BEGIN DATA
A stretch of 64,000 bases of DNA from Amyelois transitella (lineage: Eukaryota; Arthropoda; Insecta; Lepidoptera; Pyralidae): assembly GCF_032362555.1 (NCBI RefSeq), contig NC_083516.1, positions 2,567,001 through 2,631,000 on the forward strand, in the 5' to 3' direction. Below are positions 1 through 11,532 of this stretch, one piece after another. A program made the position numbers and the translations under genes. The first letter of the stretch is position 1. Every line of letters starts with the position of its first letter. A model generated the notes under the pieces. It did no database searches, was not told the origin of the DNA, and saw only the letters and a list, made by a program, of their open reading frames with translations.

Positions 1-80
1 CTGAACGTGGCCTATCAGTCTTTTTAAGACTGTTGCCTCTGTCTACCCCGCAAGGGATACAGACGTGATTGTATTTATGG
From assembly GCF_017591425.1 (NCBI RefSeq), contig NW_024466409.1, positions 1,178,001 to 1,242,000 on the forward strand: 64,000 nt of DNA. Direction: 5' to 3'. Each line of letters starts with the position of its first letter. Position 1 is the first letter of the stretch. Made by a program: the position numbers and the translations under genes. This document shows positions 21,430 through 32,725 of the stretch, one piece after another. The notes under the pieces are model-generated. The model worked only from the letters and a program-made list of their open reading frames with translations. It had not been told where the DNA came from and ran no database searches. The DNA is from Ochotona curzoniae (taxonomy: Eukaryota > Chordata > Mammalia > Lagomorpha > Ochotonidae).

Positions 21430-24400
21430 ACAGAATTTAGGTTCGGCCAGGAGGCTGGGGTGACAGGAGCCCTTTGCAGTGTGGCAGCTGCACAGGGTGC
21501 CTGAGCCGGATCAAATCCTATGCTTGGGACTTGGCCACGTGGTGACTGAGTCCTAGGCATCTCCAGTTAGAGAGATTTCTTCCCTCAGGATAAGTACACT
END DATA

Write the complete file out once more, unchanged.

A stretch of 64,000 bases of DNA from Amyelois transitella (lineage: Eukaryota; Arthropoda; Insecta; Lepidoptera; Pyralidae): assembly GCF_032362555.1 (NCBI RefSeq), contig NC_083516.1, positions 2,567,001 through 2,631,000 on the forward strand, in the 5' to 3' direction. Below are positions 1 through 11,532 of this stretch, one piece after another. A program made the position numbers and the translations under genes. The first letter of the stretch is position 1. Every line of letters starts with the position of its first letter. A model generated the notes under the pieces. It did no database searches, was not told the origin of the DNA, and saw only the letters and a list, made by a program, of their open reading frames with translations.

Positions 1-80
1 CTGAACGTGGCCTATCAGTCTTTTTAAGACTGTTGCCTCTGTCTACCCCGCAAGGGATACAGACGTGATTGTATTTATGG
From assembly GCF_017591425.1 (NCBI RefSeq), contig NW_024466409.1, positions 1,178,001 to 1,242,000 on the forward strand: 64,000 nt of DNA. Direction: 5' to 3'. Each line of letters starts with the position of its first letter. Position 1 is the first letter of the stretch. Made by a program: the position numbers and the translations under genes. This document shows positions 21,430 through 32,725 of the stretch, one piece after another. The notes under the pieces are model-generated. The model worked only from the letters and a program-made list of their open reading frames with translations. It had not been told where the DNA came from and ran no database searches. The DNA is from Ochotona curzoniae (taxonomy: Eukaryota > Chordata > Mammalia > Lagomorpha > Ochotonidae).

Positions 21430-24400
21430 ACAGAATTTAGGTTCGGCCAGGAGGCTGGGGTGACAGGAGCCCTTTGCAGTGTGGCAGCTGCACAGGGTGC
21501 CTGAGCCGGATCAAATCCTATGCTTGGGACTTGGCCACGTGGTGACTGAGTCCTAGGCATCTCCAGTTAGAGAGATTTCTTCCCTCAGGATAAGTACACT